Perceiving God in the Midst of Change

It was November 10, 2009 and my soul was defeated.  I was struggling with my brother’s death five months earlier in a boating accident, continued strained relationships with my mother and father, and some unhealthy dynamics in the ministry I was serving in.  Change was taking place, some purposeful and some quite by accident and it was hard to see what God was doing in the midst of it all.  Morris Dirk shared his insights from Isaiah 43 and I began to have hope once again.

Not the Captor, but the Creator

14   The LORD your redeemer, the holy one of Israel, says, For your sake, I have sent an army to Babylon, and brought down all the bars, turning the Chaldeans’ singing into a lament. 15 I am the LORD, your holy one, Israel’s creator, your king! (Isaiah 43:14-15)

The change Isaiah prophesies is for Israel’s sake because of who God is.  It may be true that Israel went into captivity because of their sin, but it is more true that God acts on their behalf because He is their Creator.  The change has more to do with God and Israel than with the captors.  The final word is always the Creator.

Spiritual warfare is part of the process of change.  In order to see what God is up to we must learn to become Christ-fixated, not enemy-fixated.  Paul mentions the enemy 20 times in Ephesians, but he mentions Christ 20 times in the first chapter!  If we fixate on the enemy we will crash, like a fighter pilot who watches the enemy rather than the horizon.  We must listen to the author of Hebrews,

1  So then let’s also run the race that is laid out in front of us, since we have such a great cloud of witnesses surrounding us. Let’s throw off any extra baggage, get rid of the sin that trips us up, 2 and fix our eyes on Jesus, faith’s pioneer and perfecter. He endured the cross, ignoring the shame, for the sake of the joy that was laid out in front of him, and sat down at the right side of God’s throne. (Hebrews 12:1–2 CEB)

Not the Past, but the Future

16 The LORD says— who makes a way in the sea and a path in the mighty waters, 17 who brings out chariot and horse, army and battalion; they will lie down together and will not rise; they will be extinguished, extinguished like a wick. 18 Don’t remember the prior things; don’t ponder ancient history. 19 Look! I’m doing a new thing; now it sprouts up; don’t you recognize it? (Isaiah 43:16-19a)

God tells Israel to forget the Exodus!  Don’t get stuck in the past, no matter how glorious it was.  Israel’s past story should have served as a reminder that a future story was coming – a story of salvation.  We must not get caught up living only in the grand parts of the story; we must live in the now, this moment.  We must allow a move of God to take place in each generation.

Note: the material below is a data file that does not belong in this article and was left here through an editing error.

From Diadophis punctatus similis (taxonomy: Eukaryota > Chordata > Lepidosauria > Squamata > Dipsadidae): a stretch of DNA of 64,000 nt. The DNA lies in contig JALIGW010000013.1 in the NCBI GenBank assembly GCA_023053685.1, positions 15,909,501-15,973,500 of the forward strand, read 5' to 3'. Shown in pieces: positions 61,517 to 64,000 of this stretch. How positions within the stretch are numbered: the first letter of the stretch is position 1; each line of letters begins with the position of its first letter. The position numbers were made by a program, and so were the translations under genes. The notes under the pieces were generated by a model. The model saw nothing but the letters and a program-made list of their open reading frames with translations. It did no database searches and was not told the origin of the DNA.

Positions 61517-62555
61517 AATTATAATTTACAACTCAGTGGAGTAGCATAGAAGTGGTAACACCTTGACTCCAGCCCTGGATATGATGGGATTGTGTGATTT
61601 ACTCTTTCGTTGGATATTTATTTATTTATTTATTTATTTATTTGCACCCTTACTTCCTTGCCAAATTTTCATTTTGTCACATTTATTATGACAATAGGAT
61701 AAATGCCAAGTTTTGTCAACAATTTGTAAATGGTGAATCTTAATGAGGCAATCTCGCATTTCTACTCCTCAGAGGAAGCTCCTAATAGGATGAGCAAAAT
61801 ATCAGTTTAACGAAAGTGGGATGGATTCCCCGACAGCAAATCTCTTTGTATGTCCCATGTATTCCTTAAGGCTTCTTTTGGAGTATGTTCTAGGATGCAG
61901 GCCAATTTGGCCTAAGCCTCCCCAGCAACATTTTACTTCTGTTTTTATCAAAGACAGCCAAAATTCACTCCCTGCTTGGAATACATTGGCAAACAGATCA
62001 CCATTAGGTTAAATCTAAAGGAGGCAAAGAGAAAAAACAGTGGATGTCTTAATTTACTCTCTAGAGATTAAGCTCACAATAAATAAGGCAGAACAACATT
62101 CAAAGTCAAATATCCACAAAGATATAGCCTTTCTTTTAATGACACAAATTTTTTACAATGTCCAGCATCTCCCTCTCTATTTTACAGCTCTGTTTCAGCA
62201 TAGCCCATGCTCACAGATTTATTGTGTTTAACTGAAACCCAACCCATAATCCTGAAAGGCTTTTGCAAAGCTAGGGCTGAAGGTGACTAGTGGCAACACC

Not the Desert, but the Streams

I’m making a way in the desert, paths in the wilderness. 20 The beasts of the field, the jackals and ostriches, will honor me, because I have put water in the desert and streams in the wilderness to give water to my people, my chosen ones, 21 this people whom I formed for myself, who will recount my praise. (Isaiah 43:19a-21)

At the end of the Babylonian captivity God could have airlifted Israel back to Jerusalem, but he didn’t.  Instead, God moved Israel through the desert.  Idealists like destinations, not deserts and idealism leaves no room for suffering.  Those who know Christ deeply have met Him in the desert.  Life in the desert is possible if one can find a stream.  God always provides a stream.

God’s Kingdom is Never Lost

In the end, if we are willing to focus on the Creator rather than the Captor then we will see what God is doing.  If we are willing to look toward the future rather than live in the past then we will see what God is doing in this moment.  If we are willing to move into the desert we will find our stream and come to know  “the love of Christ that is beyond knowledge so that you will be filled entirely with the fullness of God.” (Ephesians 3:19)

Three years ago, almost to the day, a new change was set in motion.  After returning from my mother’s funeral I was confronted with the demand to release our ministry’s school to the school staff.  They could no longer stand being part of the local church.  Our visions were different and so the decision was made to divest the church of the school.  This transition has been so incredibly exhausting, hurtful, and confusing.  The danger is to miss what God is up to in the midst of the changes.

While we may not be able to understand everything we have no clearer glimpse of what God is doing than when we worship him and focus on him.  The temptation is to talk about the enemy, but the cure is to hallow God’s name.

While we may not be able to understand everything we have no better opportunity to see God at work than we focus our attention on this moment and the possibilities opened up by the future.  The school was, at one time, the church’s greatest ministry.  That time passed away quite some time ago.  The school became the school’s greatest endeavor.  The time has come for the church to push out into the deep and cast its nets on the other side of the boat and see what god has in store.

While we may not be able to understand everything we have no other hope to see God at work than by seeking the streams  in the desert.  We confess our weaknesses.  We embrace our brokenness.  We prepare for warfare.  We get ready to suffer in order that we might “the love of Christ that is beyond knowledge so that you will be filled entirely with the fullness of God.” (Ephesians 3:19)

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